Old English sceotan "to hurl missiles, cast; strike, hit, push; run, rush; send forth swiftly; wound with missiles" (class II strong verb; past tense sceat, past participle scoten), from Proto-Germanic *skeutanan (cf. Old Saxon skiotan, Old Norse skjota "to shoot with (a weapon); shoot, launch, push, shove quickly," Old Frisian skiata, Middle Dutch skieten, Dutch schieten, Old High German skiozan, German schießen), from PIE root *skeud- "to shoot, to chase, to throw, to project" (cf. Sanskrit skundate "hastens, makes haste," Old Church Slavonic iskydati "to throw out," Lithuanian skudrus "quick, nimble").
In reference to pool playing, from 1926. Meaning "to strive (for)" is from 1967, American English. Sense of "descend (a river) quickly" is from 1610s. Meaning "to inject by means of a hypodermic needle" is attested from 1914. Meaning "photograph" (especially a movie) is from 1890. As an interjection, an arbitrary euphemistic alteration of shit, it is recorded from 1934. Shoot the breeze "chat" first recorded 1941. Shoot-'em-up (adj.) in reference to violent entertainment (Western movies, etc.) is from 1942. Shoot to kill first attested 1867. Shoot the cat "to vomit" is from 1785. To shoot the moon originally meant "depart by night with ones goods to escape back rent" (1829).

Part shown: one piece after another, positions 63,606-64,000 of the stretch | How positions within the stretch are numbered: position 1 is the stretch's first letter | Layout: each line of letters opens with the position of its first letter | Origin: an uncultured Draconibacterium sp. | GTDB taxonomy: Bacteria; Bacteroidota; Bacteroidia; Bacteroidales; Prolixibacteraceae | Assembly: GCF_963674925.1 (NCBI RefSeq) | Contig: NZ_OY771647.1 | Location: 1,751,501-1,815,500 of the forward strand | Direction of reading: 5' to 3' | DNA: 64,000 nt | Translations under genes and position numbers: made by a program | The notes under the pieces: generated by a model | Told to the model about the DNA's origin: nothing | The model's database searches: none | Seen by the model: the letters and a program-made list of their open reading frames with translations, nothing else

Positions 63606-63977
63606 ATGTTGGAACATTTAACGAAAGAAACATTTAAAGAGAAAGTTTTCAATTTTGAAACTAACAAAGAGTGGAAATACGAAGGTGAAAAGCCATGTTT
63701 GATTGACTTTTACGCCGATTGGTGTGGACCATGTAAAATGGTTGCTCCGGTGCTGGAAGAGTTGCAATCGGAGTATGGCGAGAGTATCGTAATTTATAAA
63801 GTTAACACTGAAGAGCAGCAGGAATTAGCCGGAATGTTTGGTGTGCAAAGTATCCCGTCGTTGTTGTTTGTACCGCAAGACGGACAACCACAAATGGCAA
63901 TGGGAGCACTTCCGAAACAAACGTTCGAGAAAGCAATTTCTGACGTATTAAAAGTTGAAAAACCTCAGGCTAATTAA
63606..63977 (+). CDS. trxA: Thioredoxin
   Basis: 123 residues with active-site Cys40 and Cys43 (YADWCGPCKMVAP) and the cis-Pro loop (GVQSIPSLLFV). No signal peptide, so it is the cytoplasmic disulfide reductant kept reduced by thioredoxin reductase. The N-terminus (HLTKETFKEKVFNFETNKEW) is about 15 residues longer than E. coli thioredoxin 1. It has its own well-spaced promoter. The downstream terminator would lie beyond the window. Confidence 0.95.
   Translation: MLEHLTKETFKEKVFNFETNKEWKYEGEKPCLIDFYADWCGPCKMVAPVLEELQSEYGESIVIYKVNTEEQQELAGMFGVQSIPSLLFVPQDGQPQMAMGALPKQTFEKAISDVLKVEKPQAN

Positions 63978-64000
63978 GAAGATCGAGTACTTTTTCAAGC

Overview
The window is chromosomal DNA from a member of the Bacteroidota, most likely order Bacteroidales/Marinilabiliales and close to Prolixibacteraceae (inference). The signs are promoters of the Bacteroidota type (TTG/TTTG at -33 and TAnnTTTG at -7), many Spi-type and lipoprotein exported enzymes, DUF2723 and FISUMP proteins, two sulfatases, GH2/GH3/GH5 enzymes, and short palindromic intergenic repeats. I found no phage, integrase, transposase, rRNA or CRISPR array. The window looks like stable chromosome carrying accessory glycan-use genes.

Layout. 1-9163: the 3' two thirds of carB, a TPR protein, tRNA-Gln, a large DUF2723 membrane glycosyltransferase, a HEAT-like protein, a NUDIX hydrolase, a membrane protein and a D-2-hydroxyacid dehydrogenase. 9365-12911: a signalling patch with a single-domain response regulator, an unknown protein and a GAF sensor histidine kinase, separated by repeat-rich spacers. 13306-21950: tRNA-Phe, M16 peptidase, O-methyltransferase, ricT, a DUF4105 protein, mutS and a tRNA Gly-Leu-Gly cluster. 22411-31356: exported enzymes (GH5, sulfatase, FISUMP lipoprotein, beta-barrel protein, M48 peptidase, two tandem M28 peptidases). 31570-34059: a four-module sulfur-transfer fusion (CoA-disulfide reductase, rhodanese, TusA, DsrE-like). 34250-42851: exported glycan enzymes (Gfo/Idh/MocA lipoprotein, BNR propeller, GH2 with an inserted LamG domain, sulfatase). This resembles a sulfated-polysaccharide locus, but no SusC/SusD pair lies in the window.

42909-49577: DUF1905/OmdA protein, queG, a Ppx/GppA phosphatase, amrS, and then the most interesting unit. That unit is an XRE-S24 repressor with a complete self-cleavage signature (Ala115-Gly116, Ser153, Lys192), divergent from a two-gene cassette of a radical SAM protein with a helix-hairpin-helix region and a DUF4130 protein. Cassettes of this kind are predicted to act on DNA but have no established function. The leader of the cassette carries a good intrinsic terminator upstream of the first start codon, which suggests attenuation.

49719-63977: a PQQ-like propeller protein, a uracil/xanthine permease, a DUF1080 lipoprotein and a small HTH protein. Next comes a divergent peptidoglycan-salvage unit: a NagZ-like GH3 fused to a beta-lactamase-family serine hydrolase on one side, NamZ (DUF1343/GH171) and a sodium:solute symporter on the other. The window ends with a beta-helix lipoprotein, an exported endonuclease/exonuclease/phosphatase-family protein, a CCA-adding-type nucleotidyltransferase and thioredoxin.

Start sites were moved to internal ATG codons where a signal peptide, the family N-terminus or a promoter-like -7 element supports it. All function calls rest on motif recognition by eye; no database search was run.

O, 'tis cash makes such crowds to the gin shops roam,
And 'tis cash often causes a rumpus at home ;
'Tis when short of cash people oft shoot the moon ;
And 'tis cash always keeps our pipes in tune.
Cash! cash! &c.
["The Melodist and Mirthful Olio, An Elegant Collection of the Most Popular Songs," vol. IV, London, 1829]
"young branch of a tree or plant," mid-15c., from shoot (v.). Also "heavy, sudden rush of water" (1610s); "artificial channel for water running down" (1707); "conduit for coal, etc." (1844).
1530s, "an act of shooting;" 1852 as "a shooting match or party," from shoot (v.).
[fourth verb sense by 1891 in the case of craps]